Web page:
For a start, he didn't speak a word of Hungarian. The farm he was taking on - a former state collective - was poorly equipped and hopelessly inefficient. The 100-strong workforce was mistrustful and unco-operative. But the last thing he expected was a bruising encounter with the great bustard, a bird he had never heard of.
Mr Knight's first awareness of the bustard came late last year when local nature conservationists wrote ordering him to stop cultivating about a third of his newly-acquired acres because they were part of the endangered bird's core mating and nesting area and were subject to a restriction order.
The letter was "a tremendous shock", said Mr Knight. "Naturally prior to purchase we had tried to find out whether there were any restrictions on the land and had been assured there were none."
Mr Knight's anger was shared by all five of the British investors who originally took the decision to spend more than pounds 2m buying the land in Hungary, and who had drawn up their business plan on the basis of being able to farm nearly all of it. Having first felt they had picked up a bargain, they suddenly had doubts.
Investigation revealed that the managing director of the Hungarian company from whom they had bought the farm had indeed given a written assurance that he would not plough the land where the bustards were nesting. He just hadn't mentioned it to them, they said.
To make matters worse, the British farmers then found themselves being cited in the Hungarian parliament as an example of rapacious foreigners riding roughshod over the country's wildlife heritage.
If the disadvantages of farming in Hungary caught Mr Knight and his partners by surprise, the advantages did not. After clearing the debts of the bankrupt business from which they bought the farm (and paying a firm of solicitors in Budapest a six-figure sum to ensure that no pre-communist owner was going to appear and reclaim the property), Mr Knight and his partners acquired their land in Biharkeresztes for just pounds 150 an acre. Not bad compared to around pounds 3,000 an acre they could expect to pay for choice bits of Gloucestershire.
Apart from the price, they were attracted to Hungary by its low wages (agricultural labourers are paid 50-75p an hour), the fertile black soil of the puszta and the tantalising prospect that within as little as five years the country could be joining the European Union.
"There was no way we could have acquired this amount of land in the UK," said Mr Knight. "It looked a no-lose proposition. In our first enthusiasm we thought we would be in profit within a year."
The reality has turned out to be slightly different. Like the Germans, Scandinavians and Austrians who have gone into farming in eastern Europe in a bigger way, the British investors at Biharkeresztes have discovered that turning round a former collective farm is a tall order. For a start they had to spend almost pounds 1m on state-of-the-art tractors, combine harvesters and seed drills. Then they had to confront communist-style work practices.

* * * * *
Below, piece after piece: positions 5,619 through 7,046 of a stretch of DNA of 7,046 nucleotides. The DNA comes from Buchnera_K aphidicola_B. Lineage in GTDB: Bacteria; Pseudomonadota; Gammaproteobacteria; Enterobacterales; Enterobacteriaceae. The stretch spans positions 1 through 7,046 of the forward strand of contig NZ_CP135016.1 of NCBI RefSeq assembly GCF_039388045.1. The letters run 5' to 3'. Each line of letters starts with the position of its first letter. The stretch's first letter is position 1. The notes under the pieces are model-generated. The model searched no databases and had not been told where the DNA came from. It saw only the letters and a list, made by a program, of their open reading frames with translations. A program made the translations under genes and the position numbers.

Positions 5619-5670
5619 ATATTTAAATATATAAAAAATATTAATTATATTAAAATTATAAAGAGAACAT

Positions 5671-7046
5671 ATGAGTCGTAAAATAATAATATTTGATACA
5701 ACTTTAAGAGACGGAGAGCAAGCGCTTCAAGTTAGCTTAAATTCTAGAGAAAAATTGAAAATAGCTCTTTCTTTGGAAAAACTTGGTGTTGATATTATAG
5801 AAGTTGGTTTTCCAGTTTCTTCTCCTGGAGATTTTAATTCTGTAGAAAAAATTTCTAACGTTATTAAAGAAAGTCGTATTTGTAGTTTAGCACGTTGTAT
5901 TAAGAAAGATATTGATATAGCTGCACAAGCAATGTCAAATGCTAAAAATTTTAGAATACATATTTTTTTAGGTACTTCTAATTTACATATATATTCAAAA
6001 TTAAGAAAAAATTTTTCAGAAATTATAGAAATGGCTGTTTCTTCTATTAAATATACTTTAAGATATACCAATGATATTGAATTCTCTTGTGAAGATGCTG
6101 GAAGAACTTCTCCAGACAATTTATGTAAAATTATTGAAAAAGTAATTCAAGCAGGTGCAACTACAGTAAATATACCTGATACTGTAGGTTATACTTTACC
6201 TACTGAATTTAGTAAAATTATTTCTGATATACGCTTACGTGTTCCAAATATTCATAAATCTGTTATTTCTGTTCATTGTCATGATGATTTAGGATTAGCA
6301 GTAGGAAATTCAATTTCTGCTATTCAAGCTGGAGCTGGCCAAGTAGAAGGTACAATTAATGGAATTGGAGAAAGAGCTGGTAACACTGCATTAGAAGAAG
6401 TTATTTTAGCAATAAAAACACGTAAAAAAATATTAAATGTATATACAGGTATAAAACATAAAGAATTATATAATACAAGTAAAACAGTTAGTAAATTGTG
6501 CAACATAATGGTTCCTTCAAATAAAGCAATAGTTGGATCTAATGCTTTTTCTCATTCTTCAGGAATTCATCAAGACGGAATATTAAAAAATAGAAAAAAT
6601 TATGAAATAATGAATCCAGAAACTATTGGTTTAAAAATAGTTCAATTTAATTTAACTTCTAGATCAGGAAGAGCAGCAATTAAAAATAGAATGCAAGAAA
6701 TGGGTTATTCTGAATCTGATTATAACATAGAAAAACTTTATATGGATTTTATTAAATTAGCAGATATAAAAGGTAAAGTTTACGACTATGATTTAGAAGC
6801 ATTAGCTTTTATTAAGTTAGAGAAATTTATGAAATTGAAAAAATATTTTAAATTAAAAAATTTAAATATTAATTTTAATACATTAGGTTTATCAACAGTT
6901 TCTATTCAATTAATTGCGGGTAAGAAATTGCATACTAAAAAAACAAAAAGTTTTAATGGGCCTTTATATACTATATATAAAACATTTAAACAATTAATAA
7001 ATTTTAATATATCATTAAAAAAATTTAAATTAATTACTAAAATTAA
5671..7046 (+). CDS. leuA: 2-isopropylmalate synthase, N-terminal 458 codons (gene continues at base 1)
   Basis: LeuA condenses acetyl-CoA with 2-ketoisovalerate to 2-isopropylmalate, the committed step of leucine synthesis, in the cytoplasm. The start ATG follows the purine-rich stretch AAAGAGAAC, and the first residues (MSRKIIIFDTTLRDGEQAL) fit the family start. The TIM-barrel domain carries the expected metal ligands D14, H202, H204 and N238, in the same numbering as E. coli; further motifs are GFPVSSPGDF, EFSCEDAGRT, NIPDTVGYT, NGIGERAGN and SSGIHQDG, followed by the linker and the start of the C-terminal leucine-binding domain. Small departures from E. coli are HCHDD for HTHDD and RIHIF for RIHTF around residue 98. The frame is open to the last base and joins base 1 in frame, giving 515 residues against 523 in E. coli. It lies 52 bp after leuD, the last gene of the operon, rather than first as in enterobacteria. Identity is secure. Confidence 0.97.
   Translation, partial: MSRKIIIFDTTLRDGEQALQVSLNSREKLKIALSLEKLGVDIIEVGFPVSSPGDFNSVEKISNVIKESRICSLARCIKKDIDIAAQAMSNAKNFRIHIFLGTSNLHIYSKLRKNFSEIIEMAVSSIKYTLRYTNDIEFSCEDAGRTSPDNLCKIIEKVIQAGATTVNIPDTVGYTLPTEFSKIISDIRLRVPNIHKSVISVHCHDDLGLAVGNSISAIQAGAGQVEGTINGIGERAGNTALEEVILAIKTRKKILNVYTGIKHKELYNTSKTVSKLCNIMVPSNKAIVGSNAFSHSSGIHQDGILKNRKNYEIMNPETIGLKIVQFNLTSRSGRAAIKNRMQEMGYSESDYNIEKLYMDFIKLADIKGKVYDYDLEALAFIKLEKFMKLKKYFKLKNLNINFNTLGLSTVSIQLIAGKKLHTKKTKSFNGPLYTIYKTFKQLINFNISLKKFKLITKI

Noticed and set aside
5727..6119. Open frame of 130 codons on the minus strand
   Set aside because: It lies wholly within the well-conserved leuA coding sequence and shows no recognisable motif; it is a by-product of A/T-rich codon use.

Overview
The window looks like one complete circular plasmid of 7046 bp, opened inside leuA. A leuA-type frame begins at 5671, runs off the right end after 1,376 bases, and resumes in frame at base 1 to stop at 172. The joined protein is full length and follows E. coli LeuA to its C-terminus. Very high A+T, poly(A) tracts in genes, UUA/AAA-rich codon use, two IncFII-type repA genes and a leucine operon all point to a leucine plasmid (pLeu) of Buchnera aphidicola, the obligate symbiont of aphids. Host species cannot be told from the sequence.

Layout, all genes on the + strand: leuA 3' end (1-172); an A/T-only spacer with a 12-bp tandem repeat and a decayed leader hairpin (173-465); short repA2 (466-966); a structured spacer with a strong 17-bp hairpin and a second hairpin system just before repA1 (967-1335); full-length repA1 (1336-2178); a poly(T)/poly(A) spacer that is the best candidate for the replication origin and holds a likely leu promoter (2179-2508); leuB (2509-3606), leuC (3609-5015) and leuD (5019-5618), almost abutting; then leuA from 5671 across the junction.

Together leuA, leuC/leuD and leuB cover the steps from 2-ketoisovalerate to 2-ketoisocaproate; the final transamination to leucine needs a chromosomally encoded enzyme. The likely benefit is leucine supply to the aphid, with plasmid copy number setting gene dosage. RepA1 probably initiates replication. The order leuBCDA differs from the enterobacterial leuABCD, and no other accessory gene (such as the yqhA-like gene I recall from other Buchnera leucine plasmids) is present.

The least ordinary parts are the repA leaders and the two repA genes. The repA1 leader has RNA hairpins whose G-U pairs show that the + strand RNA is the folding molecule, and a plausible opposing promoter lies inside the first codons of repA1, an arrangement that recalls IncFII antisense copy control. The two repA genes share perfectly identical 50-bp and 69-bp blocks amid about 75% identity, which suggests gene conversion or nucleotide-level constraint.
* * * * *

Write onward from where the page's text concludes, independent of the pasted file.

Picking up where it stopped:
"When I first arrived labourers would be hanging around in the yard in the morning doing nothing until I told them," said Mr Knight. "Many of them were in Mickey Mouse-type jobs; by 10 o'clock some were already drunk. Stealing was rife: fertilisers, diesel fuel, seeds: they were all considered perks of the job."
The worst offenders were quickly dismissed, as, more gradually, were others who did not want to move with the times. The original workforce of 101 is now down to 58 and those who have remained have begun to acquire a new work ethic.
"After initial suspicion about me and what we were trying to do here, many of the men have now come round," said Mr Knight. "At first they didn't want the new machines - but when they saw what they could do they were won over."
Arable crops - wheat, maize, sugar beets and peas - are the farm's mainstay, but it also boasts a 450-strong dairy herd. The main market remains the internal Hungarian one, but Mr Knight and his partners are already looking further afield, in the short term towards Poland, the Baltic states and other former Soviet republics, and longer term to the lucrative EU markets.
"At the moment there are a lot of barriers to selling our produce in the EU, but when Hungary eventually joins the Union we will hopefully gain equal and fair access," said Mr Knight. "Realistically we now think we will begin to see a return on our investment in three to five years."
While many Hungarians remain strongly opposed to foreigners being allowed to own land here at all, the country's ruling Socialists recognise that, with sights set on joining the EU, Hungary's poorly structured agricultural sector could benefit from western know-how and investment. "It's good for us and it's good for you too!" enthused Sandor Oravecz, a senior figure in the agriculture ministry.
That said, the EU still feels a long way from the flatlands of the Hungarian puszta close to the borders with both Romania and Ukraine. Mr Knight admits that, for all his acres, he sometimes misses the cosiness of the Cotswolds.
He is, however, making progress - even on the vexed question of the great bustard. Although the bulk of the bird's grazing land remains uncultivated, the British farmers have persuaded the local nature conservationists to lift their objection to some of the land being ploughed and are hopeful that, eventually, they may even qualify for some form of compensation.
"Coming here has meant going through a steep learning curve," said Mr Knight, who has acquired a stake in the company managing the farm as part of the price for uprooting to Hungary. "Back home I was in danger of slipping into the 'comfy zone' - life had become too comfortable. I wanted a fresh challenge and certainly got it. I just hope it will prove to have been the right business decision."Reuse content